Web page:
So 14 students returned home last Saturday, perhaps a bit worse for the wear–maybe walking more slowly across their campuses or dozing in some of their classes. It’s to be expected; they didn’t have a vacation, they were participating in catalyzation, and we along with many others here in the Yucatan are grateful that they did!

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How do you inspire someone to see the need? It requires exposure; it demands engagement, and that’s exactly what we’ve been fostering as we continue pressing ahead to see our vision of the Yucatan full of churches become a reality.

It began with a conversation, a suggestion that pastor Felipe Sabido utilize the Alpha course to encourage outreach in his congregation “La Mies” in northern Merida. You can imagine my pleasure, then, when last month, I was invited to preach the kickoff of “Start”, their 12 week course based on Alpha. Their plan: to host groups throughout the city, inviting friends and neighbors to explore the truths of Christianity in a non-threatening environment. We’re looking forward to track with them as they open their homes to those seeking after Christ.

At the same time “La Mies” was planning their outreach, 27 students from “Instituto Bíblico Bethel” were hitting the streets. My evangelism classes took to the public spaces of Merida to discover the impact that Christianity was having on the everyday lives of those they encountered there.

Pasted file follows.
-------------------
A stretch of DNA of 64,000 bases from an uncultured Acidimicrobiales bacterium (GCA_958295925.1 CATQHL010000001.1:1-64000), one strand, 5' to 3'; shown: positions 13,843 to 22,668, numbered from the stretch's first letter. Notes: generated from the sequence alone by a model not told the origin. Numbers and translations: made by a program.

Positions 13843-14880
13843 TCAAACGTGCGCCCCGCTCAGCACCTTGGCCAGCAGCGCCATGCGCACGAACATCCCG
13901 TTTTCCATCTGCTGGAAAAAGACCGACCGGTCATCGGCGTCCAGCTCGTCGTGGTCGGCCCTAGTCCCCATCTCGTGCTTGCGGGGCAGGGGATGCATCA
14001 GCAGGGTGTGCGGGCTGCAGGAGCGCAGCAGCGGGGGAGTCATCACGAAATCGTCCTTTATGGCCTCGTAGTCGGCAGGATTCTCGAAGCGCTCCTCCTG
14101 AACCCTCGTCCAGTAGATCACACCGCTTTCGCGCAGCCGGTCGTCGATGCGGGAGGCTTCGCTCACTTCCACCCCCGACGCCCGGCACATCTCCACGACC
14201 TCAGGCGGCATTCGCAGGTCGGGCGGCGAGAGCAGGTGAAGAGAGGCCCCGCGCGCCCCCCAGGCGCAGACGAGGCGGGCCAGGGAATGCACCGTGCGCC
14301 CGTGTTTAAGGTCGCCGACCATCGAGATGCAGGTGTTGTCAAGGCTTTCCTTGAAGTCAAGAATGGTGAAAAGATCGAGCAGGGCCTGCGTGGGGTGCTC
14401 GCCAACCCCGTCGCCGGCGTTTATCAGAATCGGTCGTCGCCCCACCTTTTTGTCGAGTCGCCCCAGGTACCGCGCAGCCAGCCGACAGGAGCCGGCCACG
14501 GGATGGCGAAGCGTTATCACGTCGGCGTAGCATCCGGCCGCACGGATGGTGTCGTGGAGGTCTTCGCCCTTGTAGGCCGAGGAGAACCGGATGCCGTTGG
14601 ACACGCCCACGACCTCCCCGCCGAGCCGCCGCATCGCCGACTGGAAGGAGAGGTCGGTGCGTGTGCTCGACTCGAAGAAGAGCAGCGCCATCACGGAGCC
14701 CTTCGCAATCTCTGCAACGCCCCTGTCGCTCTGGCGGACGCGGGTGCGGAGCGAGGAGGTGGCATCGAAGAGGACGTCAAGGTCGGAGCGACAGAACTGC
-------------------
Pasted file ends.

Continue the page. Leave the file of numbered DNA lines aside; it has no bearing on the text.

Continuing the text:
While they found some encouraging signs, they also encountered areas of concern. For example, although 21% of those surveyed identified with an evangelical church, even they had difficulty explaining what it meant to be born again, and although a whopping 84% agreed that the Bible was the word of God, only 9% reported reading it on a regular basis. Clearly, there is work to be done.

What encouraged me, however, was to hear of the opportunities that the students were having, not only to discover the needs, but to meet them as well. 66% of those surveyed reported an openness to receiving follow up studies, while dozens received prayer and words of encouragement in the city streets and parks. One of my students summed up the sentiment the best. “We wouldn’t have known had we not gone.”

Pray with us that these experiences continue to bear much fruit!